The reactive character of international law is one of its notable features. For the most part, international norms and institutions have been devised in response to previously observed crises and incidents, be they wars, pandemics, environmental disasters, economic breakdowns, or technological advances.
In her lecture, Dr. Sivan Shlomo Agon will challenge this centuries-old reactive and past-oriented approach of international law.
It will hold that while the reactive paradigm has facilitated adoption of practical solutions to concrete problems faced by the international community, this paradigm has led international law to be backward-looking and short-sighted, hindering the discipline from acting in anticipation of long-term problems and developments. Against this backdrop, the lecture will call for a conceptual shift, arguing that it is high time to couple international law’s traditional reactive paradigm with a more proactive, forward-looking approach—one that is geared towards the future with a view to preventing risks and realizing opportunities well in advance.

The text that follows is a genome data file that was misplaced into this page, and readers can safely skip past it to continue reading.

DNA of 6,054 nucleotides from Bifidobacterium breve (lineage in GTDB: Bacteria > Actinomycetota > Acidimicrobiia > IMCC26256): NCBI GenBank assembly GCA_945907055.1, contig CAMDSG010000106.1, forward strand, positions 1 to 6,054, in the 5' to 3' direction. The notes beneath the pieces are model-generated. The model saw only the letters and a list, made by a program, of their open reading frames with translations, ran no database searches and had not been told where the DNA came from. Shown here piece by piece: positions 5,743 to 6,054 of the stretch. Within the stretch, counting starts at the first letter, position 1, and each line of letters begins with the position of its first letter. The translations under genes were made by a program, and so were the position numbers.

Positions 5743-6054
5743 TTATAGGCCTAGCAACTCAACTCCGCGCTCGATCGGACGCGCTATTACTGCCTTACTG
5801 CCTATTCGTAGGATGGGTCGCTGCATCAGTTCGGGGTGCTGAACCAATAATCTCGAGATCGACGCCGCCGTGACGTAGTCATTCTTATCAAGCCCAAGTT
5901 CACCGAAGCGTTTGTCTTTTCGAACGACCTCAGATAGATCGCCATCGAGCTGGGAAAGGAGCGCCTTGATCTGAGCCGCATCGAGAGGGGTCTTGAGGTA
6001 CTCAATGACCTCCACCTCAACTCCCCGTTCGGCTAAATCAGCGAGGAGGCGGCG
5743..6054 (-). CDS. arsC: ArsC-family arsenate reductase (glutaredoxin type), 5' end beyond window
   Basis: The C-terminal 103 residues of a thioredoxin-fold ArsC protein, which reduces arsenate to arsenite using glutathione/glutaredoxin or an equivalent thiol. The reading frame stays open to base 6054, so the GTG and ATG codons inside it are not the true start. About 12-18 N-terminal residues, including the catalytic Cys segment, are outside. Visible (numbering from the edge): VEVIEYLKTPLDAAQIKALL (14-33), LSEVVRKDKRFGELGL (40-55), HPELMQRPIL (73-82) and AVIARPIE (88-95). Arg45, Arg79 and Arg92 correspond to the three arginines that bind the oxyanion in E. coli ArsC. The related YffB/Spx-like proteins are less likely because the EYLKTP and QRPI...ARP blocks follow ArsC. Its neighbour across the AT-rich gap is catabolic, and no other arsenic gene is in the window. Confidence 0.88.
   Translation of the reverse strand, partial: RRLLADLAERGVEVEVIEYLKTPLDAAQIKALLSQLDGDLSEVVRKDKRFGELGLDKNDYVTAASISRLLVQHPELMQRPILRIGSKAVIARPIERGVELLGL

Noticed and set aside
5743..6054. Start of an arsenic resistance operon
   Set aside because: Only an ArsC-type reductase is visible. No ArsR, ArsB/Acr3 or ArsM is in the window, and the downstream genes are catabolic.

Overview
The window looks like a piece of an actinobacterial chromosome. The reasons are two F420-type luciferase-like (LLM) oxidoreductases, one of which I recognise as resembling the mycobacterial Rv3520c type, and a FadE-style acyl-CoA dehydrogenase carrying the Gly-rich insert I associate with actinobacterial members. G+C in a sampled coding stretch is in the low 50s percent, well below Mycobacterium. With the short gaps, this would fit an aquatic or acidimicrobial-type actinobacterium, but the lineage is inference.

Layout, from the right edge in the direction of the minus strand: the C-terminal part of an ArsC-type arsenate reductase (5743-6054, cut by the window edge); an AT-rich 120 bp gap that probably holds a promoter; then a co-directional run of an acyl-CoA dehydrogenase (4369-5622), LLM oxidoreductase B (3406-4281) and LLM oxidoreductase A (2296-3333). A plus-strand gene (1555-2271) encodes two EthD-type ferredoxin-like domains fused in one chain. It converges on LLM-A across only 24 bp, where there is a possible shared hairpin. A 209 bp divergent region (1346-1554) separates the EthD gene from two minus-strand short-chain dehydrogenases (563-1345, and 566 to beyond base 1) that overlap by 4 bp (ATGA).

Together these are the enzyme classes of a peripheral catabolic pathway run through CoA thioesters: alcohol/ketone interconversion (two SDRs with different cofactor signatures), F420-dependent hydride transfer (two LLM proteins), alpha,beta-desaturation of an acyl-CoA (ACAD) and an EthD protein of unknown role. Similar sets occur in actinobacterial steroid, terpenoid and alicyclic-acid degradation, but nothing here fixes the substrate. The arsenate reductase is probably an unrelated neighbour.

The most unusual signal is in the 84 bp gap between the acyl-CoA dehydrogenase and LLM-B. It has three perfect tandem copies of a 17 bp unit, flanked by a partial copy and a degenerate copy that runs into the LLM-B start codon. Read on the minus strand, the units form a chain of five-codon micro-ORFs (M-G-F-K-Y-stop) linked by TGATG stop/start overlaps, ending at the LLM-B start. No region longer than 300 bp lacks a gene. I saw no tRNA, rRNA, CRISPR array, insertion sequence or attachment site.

Such a shift, the lecture will contend, is particularly critical given that many of the global challenges on the horizon—such as artificial intelligence, synthetic biology, environmental degradation, demographic transformations, or outer space commercialization—are more complex and diffuse than those encountered in the past.
Univ.-Prof. Dr. Erika de Wet, LL.M. (Harvard)
Dr. Aiste Mickonyte, LL.M.
LIVE STREAM OF THE LECTURE
https://unitube.uni-graz.at/portal/streaming.html?id=hs1504 (no registration needed)